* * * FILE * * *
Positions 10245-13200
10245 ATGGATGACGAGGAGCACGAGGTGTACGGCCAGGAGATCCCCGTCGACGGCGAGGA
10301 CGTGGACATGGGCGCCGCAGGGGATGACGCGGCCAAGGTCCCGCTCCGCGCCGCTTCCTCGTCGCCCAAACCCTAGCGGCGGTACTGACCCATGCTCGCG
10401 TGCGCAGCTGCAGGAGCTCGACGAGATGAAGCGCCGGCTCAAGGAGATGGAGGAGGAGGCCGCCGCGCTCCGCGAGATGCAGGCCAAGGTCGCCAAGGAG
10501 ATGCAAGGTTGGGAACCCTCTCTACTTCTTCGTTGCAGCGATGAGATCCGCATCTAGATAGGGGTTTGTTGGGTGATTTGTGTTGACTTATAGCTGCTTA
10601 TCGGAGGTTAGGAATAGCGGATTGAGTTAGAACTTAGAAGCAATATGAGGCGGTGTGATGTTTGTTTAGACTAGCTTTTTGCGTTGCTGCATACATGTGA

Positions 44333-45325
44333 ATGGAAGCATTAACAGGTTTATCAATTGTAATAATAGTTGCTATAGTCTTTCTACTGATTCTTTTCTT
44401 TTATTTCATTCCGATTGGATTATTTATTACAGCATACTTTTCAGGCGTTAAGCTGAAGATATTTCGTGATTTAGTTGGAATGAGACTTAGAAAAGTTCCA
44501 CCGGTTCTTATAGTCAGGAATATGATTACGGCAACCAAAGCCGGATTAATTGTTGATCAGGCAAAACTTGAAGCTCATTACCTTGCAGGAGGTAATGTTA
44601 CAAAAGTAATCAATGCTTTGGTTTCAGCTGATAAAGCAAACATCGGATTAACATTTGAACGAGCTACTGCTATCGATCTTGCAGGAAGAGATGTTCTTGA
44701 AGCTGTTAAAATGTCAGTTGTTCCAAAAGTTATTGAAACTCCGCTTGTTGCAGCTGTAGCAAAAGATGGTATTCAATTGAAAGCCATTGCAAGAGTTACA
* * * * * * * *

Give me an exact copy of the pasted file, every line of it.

Positions 10245-13200
10245 ATGGATGACGAGGAGCACGAGGTGTACGGCCAGGAGATCCCCGTCGACGGCGAGGA
10301 CGTGGACATGGGCGCCGCAGGGGATGACGCGGCCAAGGTCCCGCTCCGCGCCGCTTCCTCGTCGCCCAAACCCTAGCGGCGGTACTGACCCATGCTCGCG
10401 TGCGCAGCTGCAGGAGCTCGACGAGATGAAGCGCCGGCTCAAGGAGATGGAGGAGGAGGCCGCCGCGCTCCGCGAGATGCAGGCCAAGGTCGCCAAGGAG
10501 ATGCAAGGTTGGGAACCCTCTCTACTTCTTCGTTGCAGCGATGAGATCCGCATCTAGATAGGGGTTTGTTGGGTGATTTGTGTTGACTTATAGCTGCTTA
10601 TCGGAGGTTAGGAATAGCGGATTGAGTTAGAACTTAGAAGCAATATGAGGCGGTGTGATGTTTGTTTAGACTAGCTTTTTGCGTTGCTGCATACATGTGA

Positions 44333-45325
44333 ATGGAAGCATTAACAGGTTTATCAATTGTAATAATAGTTGCTATAGTCTTTCTACTGATTCTTTTCTT
44401 TTATTTCATTCCGATTGGATTATTTATTACAGCATACTTTTCAGGCGTTAAGCTGAAGATATTTCGTGATTTAGTTGGAATGAGACTTAGAAAAGTTCCA
44501 CCGGTTCTTATAGTCAGGAATATGATTACGGCAACCAAAGCCGGATTAATTGTTGATCAGGCAAAACTTGAAGCTCATTACCTTGCAGGAGGTAATGTTA
44601 CAAAAGTAATCAATGCTTTGGTTTCAGCTGATAAAGCAAACATCGGATTAACATTTGAACGAGCTACTGCTATCGATCTTGCAGGAAGAGATGTTCTTGA
44701 AGCTGTTAAAATGTCAGTTGTTCCAAAAGTTATTGAAACTCCGCTTGTTGCAGCTGTAGCAAAAGATGGTATTCAATTGAAAGCCATTGCAAGAGTTACA